For as long as he can remember, Giovanni Rodríguez has climbed mountains. At 15 he conquered Costa Rica’s tallest peak, Cerro Chirripó. Now, at 37, Rodríguez has seen Chirripó’s summit 72 times, but he’s ready for a bigger challenge: Mount Everest.
If he succeeds, Rodríguez will be the second Tico to scale the Himalayas’ Mount Everest, and the first person to reach the top in an officially carbon-neutral expedition.
“The plan is to avoid pollution as much as possible and then offset the absolutely inevitable environmental impacts,” Rodríguez told The Tico Times.
For his training, Rodríguez will take as few flights as possible. He will stay in simple hotels and only eat local food. The Technical Norms Institute of Costa Rica will determine the expedition’s carbon footprint, and Rodríguez’s team will plant trees to absorb that same amount of carbon.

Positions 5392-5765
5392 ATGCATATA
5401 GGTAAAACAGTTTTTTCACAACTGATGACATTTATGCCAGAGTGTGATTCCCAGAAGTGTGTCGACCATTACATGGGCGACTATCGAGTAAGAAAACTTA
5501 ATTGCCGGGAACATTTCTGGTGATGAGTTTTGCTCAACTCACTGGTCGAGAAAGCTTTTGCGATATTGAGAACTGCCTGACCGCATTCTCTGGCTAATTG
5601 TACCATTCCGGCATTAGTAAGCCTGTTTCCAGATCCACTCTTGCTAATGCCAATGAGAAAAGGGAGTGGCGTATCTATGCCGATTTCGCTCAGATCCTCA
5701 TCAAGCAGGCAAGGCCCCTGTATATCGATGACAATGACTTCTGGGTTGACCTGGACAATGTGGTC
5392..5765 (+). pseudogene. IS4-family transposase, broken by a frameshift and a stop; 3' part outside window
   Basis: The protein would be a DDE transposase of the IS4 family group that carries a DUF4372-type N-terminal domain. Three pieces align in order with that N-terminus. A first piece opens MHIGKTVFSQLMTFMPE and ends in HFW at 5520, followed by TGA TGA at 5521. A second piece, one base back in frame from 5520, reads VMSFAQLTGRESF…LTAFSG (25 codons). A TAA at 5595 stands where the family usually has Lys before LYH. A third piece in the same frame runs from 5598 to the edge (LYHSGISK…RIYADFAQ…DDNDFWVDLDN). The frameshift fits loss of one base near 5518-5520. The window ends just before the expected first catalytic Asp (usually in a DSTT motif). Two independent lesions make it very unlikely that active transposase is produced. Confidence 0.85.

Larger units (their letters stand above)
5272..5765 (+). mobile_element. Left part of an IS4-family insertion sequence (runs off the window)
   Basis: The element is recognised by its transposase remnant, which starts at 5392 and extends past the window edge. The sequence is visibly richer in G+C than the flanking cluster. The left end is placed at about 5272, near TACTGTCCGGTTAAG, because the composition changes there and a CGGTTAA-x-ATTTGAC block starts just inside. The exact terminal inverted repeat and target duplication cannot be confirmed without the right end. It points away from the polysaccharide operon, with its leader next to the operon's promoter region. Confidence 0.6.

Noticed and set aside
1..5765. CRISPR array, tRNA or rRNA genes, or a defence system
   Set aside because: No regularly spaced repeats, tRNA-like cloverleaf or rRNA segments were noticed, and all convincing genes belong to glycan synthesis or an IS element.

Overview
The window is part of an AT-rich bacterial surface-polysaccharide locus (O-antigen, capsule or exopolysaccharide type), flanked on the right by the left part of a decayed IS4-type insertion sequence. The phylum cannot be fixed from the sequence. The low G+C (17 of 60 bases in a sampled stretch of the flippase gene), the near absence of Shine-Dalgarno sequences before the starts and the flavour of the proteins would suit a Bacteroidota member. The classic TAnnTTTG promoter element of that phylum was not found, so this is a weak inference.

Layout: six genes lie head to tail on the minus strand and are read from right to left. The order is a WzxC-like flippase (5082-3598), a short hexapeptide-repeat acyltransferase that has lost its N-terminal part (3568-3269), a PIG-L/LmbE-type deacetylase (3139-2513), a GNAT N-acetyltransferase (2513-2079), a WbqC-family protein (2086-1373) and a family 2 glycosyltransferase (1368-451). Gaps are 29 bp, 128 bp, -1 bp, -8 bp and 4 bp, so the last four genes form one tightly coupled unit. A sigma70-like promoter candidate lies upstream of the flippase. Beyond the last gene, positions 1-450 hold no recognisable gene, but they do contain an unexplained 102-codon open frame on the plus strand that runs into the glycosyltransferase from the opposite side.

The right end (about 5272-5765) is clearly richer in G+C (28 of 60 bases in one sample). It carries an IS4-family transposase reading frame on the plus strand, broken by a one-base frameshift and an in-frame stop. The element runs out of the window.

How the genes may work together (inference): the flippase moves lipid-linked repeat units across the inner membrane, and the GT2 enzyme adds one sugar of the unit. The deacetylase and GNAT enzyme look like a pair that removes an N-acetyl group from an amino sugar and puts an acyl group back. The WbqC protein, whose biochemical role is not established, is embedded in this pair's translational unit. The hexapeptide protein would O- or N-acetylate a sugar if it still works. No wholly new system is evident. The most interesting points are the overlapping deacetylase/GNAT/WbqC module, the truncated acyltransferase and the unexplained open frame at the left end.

With two years of daily training already under his belt, Rodríguez will spend the next four years climbing mountains in North and South America to prepare for the 2018 expedition of the world’s tallest summit. The highest peak in Rodríguez’s training will be the 6,982-meter Mount Aconcagua in Argentina.
As an ambassador for the environmental organization Earth Hour, Rodríguez has participated in similar stunts before. In April Rodríguez and Warner Rojas, the first Costa Rican to summit Mount Everest, crossed from Costa Rica’s Atlantic to Pacific coasts in a 271-kilometer hike to raise awareness for climate change.
Carbon neutrality is becoming a popular goal among mountain climbers. In June, Omar Samra became the first Egyptian to summit each of the seven continent’s tallest peaks. An owner of a carbon-neutral travel company, Samra calculated his own carbon emissions and bought the equivalent in carbon credits. Rodríguez’s attempt will be the first officially carbon-neutral climb, as his emissions will be determined by an international board.